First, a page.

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Dolphin is a very demanding program, so configuring Dolphin the right way is very important to run games smoothly. This performance guide will show a "quick and dirty" example of how to speed up Dolphin. Only options that improve performance are shown here.
Dolphin has three configuration related buttons: Config, Graphics, and DSP, which will open the options described below.
- Enable Dual Core - Provides a significant speedup on modern systems. Recommended.
- Enable Idle Skipping - A free speedup 99% of the time. Recommended.
- CPU Emulator Engine - JIT Recompiler is the fastest and most stable of the CPU emulator engines.
- Backend - From the three backends available, Direct3D9 is the fastest, OpenGL is the most accurate, and Direct3D11 is somewhere between. It is recommended that you use Direct3D9 unless you encounter problems. Note: OpenGL is the only backend available on Linux and Mac OSX.
- Internal Resolution - "Auto - (Window Size)" is recommended. If the emulation suffers from slowdowns when going to fullscreen, change it to "1x Native (640x528)", and go up from there until you can find the highest setting without slowdown.
- Skip EFB Access from CPU can provide a speed boost. However it provides this boost at the expense of emulation accuracy, breaking some games and removing effects. It should be ok to use, but be careful with it.
- Ignore Format Changes - The vast majority of games don't care about this, and it provides a small boost. However a small number of games hate this setting. Recommended.
- EFB Copies - Make sure that "EFB Copies" is set to "Texture", and change it to "RAM" only when running a game that requires it. You can also check "Enable cache" when using EFB to RAM to gain a small speedup.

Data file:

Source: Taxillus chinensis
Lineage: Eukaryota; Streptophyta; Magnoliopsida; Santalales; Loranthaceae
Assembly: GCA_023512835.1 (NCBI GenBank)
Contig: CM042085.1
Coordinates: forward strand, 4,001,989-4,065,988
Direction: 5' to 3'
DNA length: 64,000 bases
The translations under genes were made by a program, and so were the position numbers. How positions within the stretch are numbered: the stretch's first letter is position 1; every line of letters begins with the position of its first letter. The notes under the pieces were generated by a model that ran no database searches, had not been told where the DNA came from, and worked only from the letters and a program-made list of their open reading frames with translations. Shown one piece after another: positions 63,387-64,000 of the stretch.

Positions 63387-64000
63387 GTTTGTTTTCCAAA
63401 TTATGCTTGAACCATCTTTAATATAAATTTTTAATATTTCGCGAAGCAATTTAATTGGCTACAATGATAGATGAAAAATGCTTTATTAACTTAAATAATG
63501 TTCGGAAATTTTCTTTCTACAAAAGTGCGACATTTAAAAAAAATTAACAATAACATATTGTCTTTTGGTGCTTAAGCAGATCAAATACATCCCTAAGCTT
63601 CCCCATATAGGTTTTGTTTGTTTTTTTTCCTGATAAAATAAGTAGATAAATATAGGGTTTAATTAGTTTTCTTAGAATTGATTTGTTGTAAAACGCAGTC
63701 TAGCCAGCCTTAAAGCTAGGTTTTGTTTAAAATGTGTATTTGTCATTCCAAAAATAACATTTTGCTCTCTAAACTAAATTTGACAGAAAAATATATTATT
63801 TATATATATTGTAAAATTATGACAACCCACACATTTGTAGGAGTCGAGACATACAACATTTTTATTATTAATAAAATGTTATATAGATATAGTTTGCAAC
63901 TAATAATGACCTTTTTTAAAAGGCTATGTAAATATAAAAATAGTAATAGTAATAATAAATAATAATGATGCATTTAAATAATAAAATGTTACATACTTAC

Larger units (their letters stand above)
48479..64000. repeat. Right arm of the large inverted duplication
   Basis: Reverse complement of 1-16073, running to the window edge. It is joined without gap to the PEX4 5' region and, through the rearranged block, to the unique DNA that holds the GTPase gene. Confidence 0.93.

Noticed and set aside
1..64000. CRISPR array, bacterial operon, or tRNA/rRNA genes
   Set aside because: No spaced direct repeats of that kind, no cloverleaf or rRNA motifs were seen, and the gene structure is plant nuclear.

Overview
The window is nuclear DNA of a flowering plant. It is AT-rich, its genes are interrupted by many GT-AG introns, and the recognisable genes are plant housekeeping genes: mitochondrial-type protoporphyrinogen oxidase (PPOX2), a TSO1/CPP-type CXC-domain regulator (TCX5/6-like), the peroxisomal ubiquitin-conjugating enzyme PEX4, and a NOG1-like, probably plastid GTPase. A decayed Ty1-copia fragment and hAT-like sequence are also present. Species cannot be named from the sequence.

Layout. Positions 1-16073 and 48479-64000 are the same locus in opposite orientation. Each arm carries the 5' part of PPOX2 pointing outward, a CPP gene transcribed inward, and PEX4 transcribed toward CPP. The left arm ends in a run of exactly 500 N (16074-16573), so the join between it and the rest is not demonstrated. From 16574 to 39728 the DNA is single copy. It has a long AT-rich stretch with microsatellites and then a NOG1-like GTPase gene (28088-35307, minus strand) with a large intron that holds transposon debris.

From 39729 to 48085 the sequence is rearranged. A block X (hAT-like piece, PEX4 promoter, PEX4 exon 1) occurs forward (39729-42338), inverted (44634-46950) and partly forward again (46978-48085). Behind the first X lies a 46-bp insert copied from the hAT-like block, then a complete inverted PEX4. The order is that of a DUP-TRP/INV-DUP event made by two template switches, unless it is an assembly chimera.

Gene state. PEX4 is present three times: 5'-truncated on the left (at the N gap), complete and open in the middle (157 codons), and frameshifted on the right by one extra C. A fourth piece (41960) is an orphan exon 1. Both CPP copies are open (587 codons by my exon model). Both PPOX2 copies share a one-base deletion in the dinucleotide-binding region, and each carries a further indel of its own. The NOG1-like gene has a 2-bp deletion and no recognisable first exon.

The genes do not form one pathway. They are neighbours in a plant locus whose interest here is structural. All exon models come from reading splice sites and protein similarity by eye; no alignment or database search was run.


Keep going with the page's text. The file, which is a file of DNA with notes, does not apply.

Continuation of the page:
- Disabling EFB Copies entirely can provide a radical speedup, however it provides this by disabling an entire class of effects, and will break most games. It is not recommended.
- Cache Display Lists - Allows Dolphin to maintain a cache of display lists (series of graphical commands sent to the emulated GPU) for possible speed-ups. It can cause frequent crashes however, so it is not recommended.
- Disable Destination Alpha - Allows Dolphin to skip the destination alpha pass used by some games’ effects. It breaks a lot of games, but can be a handy speedup. Use carefully.
- OpenMP Texture Decoder - Uses multiple CPU cores for texture decoding. Helps with microstuttering and provides a slight speed up. But be careful with it: in rare instances it can max out all cores and actually hurt more than it helps.
- Hacked Buffer Upload - OpenGL only. Greatly improves OpenGL's performance with nVidia cards. Recommended.
- Fast Depth Calculation - Uses a less accurate method of calculating depth values. Gives a decent speedup, but can cause flickering textures.
- Anti-aliasing/Anisotropic Filtering - Tip: If you are using DirectX11 backend, you can set these to the lowest in Dolphin. You can then configure your graphics card to override the AA/AF settings of Dolphin to a higher value and get the effect of high AA/AF without the performance hit. It is possible to get 30fps with 24x Graphics Card AA via this method versus 8 fps and 16x AA via Dolphin on the same game. You should not have your graphics card override the AA/AF settings with OpenGL or you may get no video.
- DSP Emulator Engine - DSP HLE is the fastest DSP Emulator Engine. However, it can have some problems with certain games. Use DSP LLE if DSP HLE is not working properly. See DSP LLE for more details.
- DSP on Thread - For systems with three or more CPU cores, this option can give a nice performance boost. However, it can cause glitches with DSP HLE and freezes with DSP LLE. Use carefully.